Archive for July 30th, 2010

Haziq’s back from OBS

Haziq’s home later this evening. He’s probably going to be very tired and hungry. I made him one of his favorite food, spicy mince meat and bell peppers wrapped in tortillas topped with cheese. Not typically local at all but Haziq has a preference for Tex-Mex food. For many years of his childhood he had kept to a rigid diet and had been good-tempered and disciplined about it so now I indulge him. In today’s blog I thought of relating Haziq’s experience with epilepsy. His first attack was when he was already 17. Since he developed epilepsy at this late stage he has little chance of outgrowing it. He will probably be on meds for the rest of his life. His last two seizures was while on holiday. Perhaps the stress of being in unfamiliar territory. Once was while walking along Railey beach in Krabi, Thailand. We were walking behind his brother and sister towards the steep limestone cliffs all geared up in their safety harness ready for rock-climbing. He looked up at the cliffs and said “It’s so high”. His voice trembled a little but I didn’t take notice. Next thing Haziq was rolling head over heels in a peculiar slow motion way down the sloping beach. I ran to him and soon had the locals rushing to my side. True to the generous nature of the Thais, they organized a way to get him back to the hotel. You see, this side of Krabi was a little, unspoiled community without any vehicles or roads. They had to get a tractor to transport him – the very same tractor that ploughs into the sea to meet boats halfway and transfer people and baggage to shore. He got to the hotel safely but disoriented and nauseous. He threw up twice and then sank into a deep sleep. Aside from a few bruises he was okay by nightfall. What a way to start a holiday.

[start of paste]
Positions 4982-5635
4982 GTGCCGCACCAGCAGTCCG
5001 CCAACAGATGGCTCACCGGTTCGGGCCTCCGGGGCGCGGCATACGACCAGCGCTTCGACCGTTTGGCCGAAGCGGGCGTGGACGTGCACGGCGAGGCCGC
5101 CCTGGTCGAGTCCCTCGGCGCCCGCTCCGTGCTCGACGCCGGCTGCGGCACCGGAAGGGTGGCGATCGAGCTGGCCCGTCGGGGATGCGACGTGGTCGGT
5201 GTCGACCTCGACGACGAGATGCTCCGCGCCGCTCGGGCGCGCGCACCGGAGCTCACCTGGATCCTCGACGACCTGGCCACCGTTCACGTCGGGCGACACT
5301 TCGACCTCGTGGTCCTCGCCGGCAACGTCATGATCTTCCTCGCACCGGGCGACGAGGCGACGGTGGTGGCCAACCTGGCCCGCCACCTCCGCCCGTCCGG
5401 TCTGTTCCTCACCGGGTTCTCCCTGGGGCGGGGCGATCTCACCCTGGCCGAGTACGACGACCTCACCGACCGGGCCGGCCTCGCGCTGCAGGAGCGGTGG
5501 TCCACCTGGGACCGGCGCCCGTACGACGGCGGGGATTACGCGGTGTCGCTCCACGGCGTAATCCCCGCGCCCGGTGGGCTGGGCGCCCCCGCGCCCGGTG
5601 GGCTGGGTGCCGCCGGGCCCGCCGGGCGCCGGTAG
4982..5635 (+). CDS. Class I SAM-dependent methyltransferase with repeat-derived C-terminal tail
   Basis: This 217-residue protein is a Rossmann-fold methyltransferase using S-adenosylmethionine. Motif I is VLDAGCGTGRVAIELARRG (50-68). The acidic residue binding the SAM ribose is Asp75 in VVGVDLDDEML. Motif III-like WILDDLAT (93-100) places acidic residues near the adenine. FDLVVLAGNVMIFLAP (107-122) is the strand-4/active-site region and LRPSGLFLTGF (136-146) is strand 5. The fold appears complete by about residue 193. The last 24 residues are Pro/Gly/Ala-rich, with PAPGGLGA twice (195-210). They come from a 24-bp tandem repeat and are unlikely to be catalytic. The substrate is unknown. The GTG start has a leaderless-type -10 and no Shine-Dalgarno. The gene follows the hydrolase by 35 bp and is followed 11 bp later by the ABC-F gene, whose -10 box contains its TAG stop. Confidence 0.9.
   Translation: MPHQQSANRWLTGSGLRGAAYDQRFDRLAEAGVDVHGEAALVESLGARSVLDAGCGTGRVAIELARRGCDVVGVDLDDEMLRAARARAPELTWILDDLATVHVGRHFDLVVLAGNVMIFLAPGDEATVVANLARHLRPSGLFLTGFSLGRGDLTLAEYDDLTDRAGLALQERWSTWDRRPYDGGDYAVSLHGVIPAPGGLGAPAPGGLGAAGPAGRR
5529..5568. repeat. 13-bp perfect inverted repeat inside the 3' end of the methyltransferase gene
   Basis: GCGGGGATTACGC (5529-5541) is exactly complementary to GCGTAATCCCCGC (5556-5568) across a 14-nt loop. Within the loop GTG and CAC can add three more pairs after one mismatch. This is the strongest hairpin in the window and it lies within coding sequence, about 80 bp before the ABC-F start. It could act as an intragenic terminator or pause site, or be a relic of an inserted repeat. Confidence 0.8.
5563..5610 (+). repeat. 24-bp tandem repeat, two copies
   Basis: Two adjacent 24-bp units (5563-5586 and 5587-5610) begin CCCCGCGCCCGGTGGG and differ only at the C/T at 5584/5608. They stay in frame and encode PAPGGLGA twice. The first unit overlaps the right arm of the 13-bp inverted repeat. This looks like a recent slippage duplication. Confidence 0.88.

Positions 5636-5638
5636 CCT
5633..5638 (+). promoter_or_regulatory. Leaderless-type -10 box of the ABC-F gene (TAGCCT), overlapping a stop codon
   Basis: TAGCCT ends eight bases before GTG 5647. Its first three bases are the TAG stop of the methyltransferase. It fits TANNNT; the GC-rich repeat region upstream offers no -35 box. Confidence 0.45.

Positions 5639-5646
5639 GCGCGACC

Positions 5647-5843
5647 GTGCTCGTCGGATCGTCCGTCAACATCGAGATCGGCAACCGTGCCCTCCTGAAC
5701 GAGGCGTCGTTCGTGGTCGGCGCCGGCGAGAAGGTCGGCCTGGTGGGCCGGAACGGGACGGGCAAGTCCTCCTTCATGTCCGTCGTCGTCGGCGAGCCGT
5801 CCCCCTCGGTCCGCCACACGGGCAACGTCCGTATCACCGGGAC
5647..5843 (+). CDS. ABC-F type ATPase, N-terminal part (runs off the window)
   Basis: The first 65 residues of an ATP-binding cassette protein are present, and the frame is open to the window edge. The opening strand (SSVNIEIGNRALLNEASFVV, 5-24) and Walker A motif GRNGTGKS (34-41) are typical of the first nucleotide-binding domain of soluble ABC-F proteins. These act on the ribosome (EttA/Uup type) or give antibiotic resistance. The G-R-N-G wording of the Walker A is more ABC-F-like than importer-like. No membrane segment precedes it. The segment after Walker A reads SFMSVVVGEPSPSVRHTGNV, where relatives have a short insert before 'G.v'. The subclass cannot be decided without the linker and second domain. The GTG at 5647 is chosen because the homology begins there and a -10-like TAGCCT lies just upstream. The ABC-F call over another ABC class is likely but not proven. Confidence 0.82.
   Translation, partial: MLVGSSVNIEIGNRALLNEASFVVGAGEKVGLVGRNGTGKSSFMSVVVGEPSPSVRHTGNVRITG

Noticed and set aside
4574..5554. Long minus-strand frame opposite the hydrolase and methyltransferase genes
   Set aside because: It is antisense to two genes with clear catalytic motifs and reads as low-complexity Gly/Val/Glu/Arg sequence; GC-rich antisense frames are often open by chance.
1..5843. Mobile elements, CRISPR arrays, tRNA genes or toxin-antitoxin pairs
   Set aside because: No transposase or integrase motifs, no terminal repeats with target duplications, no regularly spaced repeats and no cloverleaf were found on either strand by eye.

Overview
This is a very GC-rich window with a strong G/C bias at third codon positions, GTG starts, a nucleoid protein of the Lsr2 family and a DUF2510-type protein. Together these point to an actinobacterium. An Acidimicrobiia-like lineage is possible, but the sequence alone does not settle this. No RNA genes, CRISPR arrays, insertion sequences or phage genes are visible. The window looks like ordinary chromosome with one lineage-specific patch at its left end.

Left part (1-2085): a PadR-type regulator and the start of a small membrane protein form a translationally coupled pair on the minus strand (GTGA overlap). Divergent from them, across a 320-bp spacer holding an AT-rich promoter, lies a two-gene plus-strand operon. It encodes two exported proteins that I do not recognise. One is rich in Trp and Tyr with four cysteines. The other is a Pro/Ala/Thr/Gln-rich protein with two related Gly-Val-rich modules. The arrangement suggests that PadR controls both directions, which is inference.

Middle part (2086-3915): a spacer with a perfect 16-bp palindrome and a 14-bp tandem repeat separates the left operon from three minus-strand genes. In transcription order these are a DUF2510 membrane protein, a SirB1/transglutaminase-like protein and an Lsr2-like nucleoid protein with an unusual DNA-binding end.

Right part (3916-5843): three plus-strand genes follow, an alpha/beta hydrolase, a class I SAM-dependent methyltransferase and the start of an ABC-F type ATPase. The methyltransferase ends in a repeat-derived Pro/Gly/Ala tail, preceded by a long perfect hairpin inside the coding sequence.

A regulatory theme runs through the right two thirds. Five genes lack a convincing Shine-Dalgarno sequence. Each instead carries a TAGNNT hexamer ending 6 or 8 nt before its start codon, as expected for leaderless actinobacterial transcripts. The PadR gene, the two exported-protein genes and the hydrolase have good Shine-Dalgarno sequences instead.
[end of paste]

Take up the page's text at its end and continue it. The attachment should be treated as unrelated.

The next holiday in Bandung, Indonesia he was, thankfully seated on a bench waiting for our breakfast orders of fresh yoghurt and toast at what was once a cow farm converted to a restaurant. With a short cry of pain he collapsed but we managed to catch him before he hit the ground. The seizure was much more severe though.

His doctor had no choice but to increase the dosage. Sadly the extra dosage of drugs will have an effect on his concentration level and the process of learning will be even more difficult than it already is. Just when you think things can’t get any worse, it does. Life with an autistic child has its share of joys and pain. Life with an epileptic, autistic young adult is going to require huge doses of Faith.

God give me Strength.